Spotsylvania

Opponents argue that the project would forever change the character of historic Spotsylvania County, where the Battle of the Wilderness, the Battle of Chancellorsville and the Battle of Spotsylvania Court House took place. “The center of the Civil War is a mile and half from this thing,” said Kevin McCarthy, a 64-year-old retired music director who also lives in Fawn Lake.

They also argue that the county would lose money from lost tax revenue because the solar panel project would lower property values for homeowners — an argument sPower contests. During a driving tour of the area, Sean Fogarty, a 63-year-old retiree with a background in engineering, pointed to a lot purchased by a couple who planned to build a lakeside home not far from the site. Fogarty said the owners have since decided to sell it because of the solar project.

 

SPOTSYLVANIA, Va. – Michael O’Bier has lived here on a hidden piece of land nestled against thousands of acres of trees in rural Virginia for 32 years.

Now, the trees are gone and the 62-year-old O’Bier says he’s packing belongings into cargo trailers. That’s because the site of the largest proposed solar energy project on the East Coast could end up only 62 feet away from the side of his two-story home.

“I would have to leave,” O’Bier told Fox News on a drizzly afternoon this week, looking out over a field of already-cleared trees adjacent to his property. “I can’t live here.”

 
 

“I would have to leave,” resident Michael O’Bier told Fox News, as he stood at the side of his property. “I can’t live here.” (Alex Pappas/Fox News)

WHAT IS THE GREEN NEW DEAL? A LOOK AT THE ECONOMIC AND CLIMATE CONCEPT PUSHED BY PROGRESSIVES

The company sPower wants to build a 500-Megawatt solar project on the 6,350-acre site in western Spotsylvania County, with 3,500 acres being used to house 1.8 million solar panels. The land, currently owned by seven different landowners who plan to sell it to the company, has already been cleared for timber in anticipation of the project. sPower has said the project “will be safe, reliable, quiet and screened from public view.”

But a vocal contingent of activist-residents are working to pressure county officials to deny special use permits for sPower, arguing it would have disastrous environmental, economic and cultural impacts on the area. They point out that the proposed site is nearly half the size of Manhattan.

“Once you let the bulldozers loose, it’s really tough to stop the environmental damage,” said Dave Hammond, a 64-year-old retired chemical engineer who lives in the nearby Fawn Lake community.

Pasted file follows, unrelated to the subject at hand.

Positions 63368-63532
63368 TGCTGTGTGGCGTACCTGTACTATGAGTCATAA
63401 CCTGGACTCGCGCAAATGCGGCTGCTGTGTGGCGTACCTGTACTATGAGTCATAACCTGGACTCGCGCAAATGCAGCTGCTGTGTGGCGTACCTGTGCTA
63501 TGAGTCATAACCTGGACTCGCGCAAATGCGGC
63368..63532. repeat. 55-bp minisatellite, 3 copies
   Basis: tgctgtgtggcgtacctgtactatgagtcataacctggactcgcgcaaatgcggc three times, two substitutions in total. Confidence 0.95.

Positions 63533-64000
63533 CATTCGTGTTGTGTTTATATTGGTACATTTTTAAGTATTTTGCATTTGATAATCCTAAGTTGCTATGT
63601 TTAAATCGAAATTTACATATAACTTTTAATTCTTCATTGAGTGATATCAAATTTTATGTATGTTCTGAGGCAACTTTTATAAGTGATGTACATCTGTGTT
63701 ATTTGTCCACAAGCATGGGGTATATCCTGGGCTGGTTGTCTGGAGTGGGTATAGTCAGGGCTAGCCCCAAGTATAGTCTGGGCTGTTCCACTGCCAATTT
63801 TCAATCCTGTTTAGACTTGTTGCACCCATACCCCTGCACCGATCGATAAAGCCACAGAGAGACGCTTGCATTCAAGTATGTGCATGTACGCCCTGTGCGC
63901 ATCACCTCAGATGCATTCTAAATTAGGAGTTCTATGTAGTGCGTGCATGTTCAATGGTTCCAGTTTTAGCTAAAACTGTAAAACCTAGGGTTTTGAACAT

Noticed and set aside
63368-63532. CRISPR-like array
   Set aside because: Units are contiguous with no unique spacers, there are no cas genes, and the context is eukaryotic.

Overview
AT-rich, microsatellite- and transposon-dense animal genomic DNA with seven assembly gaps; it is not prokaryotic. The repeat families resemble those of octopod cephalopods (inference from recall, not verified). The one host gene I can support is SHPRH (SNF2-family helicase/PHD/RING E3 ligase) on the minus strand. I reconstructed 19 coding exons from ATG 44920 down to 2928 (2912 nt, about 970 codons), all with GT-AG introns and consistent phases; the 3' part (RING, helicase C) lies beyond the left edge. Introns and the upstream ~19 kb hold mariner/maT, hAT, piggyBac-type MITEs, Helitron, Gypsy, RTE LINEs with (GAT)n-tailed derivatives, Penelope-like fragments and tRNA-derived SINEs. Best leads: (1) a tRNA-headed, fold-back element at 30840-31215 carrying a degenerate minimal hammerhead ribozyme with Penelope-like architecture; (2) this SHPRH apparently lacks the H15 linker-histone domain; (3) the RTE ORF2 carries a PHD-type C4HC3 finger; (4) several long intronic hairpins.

Hammond, an active project opponent, said the project would be an “an environmental disaster” for the area. Aside from the thousands of acres of trees that have been cleared, the Concerned Citizens of Spotsylvania group is also worried about water usage at the site, erosion, toxic materials, the potential for fires and the decommissioning of equipment if the project were discontinued. They’re also concerned that the price of electricity for residents could rise because of additional burdens on the conventional grid, though sPower insists it will have no impact on consumer rates.
 

Opponents argue that the project would forever change the character of historic Spotsylvania County, where the Battle of the Wilderness, the Battle of Chancellorsville and the Battle of Spotsylvania Court House took place. “The center of the Civil War is a mile and half from this thing,” said Kevin McCarthy, a 64-year-old retired music director who also lives in Fawn Lake.

They also argue that the county would lose money from lost tax revenue because the solar panel project would lower property values for homeowners — an argument sPower contests. During a driving tour of the area, Sean Fogarty, a 63-year-old retiree with a background in engineering, pointed to a lot purchased by a couple who planned to build a lakeside home not far from the site. Fogarty said the owners have since decided to sell it because of the solar project.

 
The Spotsylvania project would be the largest east of the Rocky Mountains and opponents point out that other solar power plants of comparable size are found in sparsely populated areas like deserts. “You’re changing ecosystems forever, and you’re getting closer and closer to people,” Fogarty said of the decision to build in Virginia.
 
 
 
 

 
 
SO MANY REASONS WHY SOLAR FARMS DO NOT BELONG ON LONG ISLAND ESPECIALLY THE EAST END!
 
 

STOP THE SOLAR FARMS NOW!

VOTE ALL THOSE POLITICIANS
THAT ALLOW THIS TO HAPPEN OUT!

SAVE OUR GREEN SPACES!

FOLLOW THE MONEY TRAIL TO SEE WHICH POLITICIANS AND LAWYERS ARE BENEFITTING THE MOST

SAVE OUR WILDLIFE AND WATER BASIN!

THESE PEOPLE SHOULD BE HELD ACCOUNTABLE FOR THIS LAND GRAB